SkyCity Faces High Court Appearance Over AML Allegations

SkyCity Entertainment Group, a leading casino corporation in Oceania, is facing legal consequences once again following recent problem gambling and money laundering allegations. The company is set to appear before the High Court on February 16, 2024 for five separate legal actions relating to allegations of breaching Anti-Money Laundering (AML) and Countering Financing of Terrorism (CFT) laws.

The allegations stem from the company’s operation of the SkyCity Auckland, SkyCity Hamilton, and SkyCity Queenstown casinos in New Zealand. This comes in the wake of an agreement reached between SkyCity and Australian authorities over the alleged breach of AML and CFT laws at its Adelaide casino property, resulting in a $75 million fine.

The Australian State Department of Internal Affairs is reportedly taking over the managerial position in SkyCity as investigations into the company’s Adelaide casino license continue. Additionally, the New Zealand Gambling Commission is looking into a complaint about a breach of host responsibility committed between August 2017 and February 2021.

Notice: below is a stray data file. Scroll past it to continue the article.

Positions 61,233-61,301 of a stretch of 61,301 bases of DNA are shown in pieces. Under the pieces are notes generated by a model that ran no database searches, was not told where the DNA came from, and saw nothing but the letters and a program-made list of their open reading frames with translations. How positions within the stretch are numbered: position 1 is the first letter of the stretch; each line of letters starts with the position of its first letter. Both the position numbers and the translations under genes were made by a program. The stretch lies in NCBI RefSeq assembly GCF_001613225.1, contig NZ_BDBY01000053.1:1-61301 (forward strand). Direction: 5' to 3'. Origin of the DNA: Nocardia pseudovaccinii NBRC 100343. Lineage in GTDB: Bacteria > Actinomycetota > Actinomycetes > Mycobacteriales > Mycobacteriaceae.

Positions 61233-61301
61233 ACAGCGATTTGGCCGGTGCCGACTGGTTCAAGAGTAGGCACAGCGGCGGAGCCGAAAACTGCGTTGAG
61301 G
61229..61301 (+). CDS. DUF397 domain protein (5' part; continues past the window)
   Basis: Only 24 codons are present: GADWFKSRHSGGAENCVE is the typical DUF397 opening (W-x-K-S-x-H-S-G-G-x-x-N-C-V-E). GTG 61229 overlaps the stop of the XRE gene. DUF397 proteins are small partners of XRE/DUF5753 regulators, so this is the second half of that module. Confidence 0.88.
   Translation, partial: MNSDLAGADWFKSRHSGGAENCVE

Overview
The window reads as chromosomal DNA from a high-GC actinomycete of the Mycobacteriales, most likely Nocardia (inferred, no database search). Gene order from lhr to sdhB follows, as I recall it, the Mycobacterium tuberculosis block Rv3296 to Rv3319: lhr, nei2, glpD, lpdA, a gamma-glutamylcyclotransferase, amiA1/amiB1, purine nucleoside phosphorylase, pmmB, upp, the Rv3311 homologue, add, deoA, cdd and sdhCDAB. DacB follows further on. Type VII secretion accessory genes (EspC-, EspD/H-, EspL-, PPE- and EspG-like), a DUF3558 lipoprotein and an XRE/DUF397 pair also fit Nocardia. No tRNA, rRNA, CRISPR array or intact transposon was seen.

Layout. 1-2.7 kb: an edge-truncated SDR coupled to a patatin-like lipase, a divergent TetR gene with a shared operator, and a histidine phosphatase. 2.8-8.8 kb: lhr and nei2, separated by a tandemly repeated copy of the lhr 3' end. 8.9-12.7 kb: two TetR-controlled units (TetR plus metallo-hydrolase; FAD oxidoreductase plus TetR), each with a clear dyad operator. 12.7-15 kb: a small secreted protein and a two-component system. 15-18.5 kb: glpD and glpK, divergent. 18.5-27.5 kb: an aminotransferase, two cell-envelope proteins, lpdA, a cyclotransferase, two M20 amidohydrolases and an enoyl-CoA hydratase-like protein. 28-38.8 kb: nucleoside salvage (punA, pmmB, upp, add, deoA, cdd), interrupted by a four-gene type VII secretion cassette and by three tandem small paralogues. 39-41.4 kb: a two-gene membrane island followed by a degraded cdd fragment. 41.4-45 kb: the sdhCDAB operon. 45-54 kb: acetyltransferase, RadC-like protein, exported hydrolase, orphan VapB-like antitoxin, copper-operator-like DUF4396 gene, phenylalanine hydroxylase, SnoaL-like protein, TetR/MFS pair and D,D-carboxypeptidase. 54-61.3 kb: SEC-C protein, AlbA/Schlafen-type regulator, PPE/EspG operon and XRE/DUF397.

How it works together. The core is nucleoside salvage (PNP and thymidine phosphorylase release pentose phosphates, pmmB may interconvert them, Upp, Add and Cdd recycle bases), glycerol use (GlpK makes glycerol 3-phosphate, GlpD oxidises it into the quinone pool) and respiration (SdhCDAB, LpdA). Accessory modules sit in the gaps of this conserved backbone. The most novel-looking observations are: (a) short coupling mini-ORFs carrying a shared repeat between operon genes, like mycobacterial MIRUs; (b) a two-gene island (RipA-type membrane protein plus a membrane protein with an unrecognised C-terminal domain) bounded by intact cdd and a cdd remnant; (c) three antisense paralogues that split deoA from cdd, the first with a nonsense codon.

SkyCity has acknowledged the significant compliance issues raised by the New Zealand authorities and stated that they have been working to address these issues since late 2021. The company has made significant investments in people and technology and conducted various reviews of its processes and systems to identify areas requiring improvement.

In a statement, SkyCity expressed its disappointment in failing to meet the required standards and emphasized its constructive engagement with the Internal Affairs Department to resolve the issues in an expeditious manner. The company refrained from further comments due to the matter being before the court.

Overall, the five claims filed against SkyCity Entertainment Group are estimated to potentially result in a maximum liability of around $8 million. It remains to be seen how the company will navigate these legal challenges and the impact they will have on its operations in Oceania.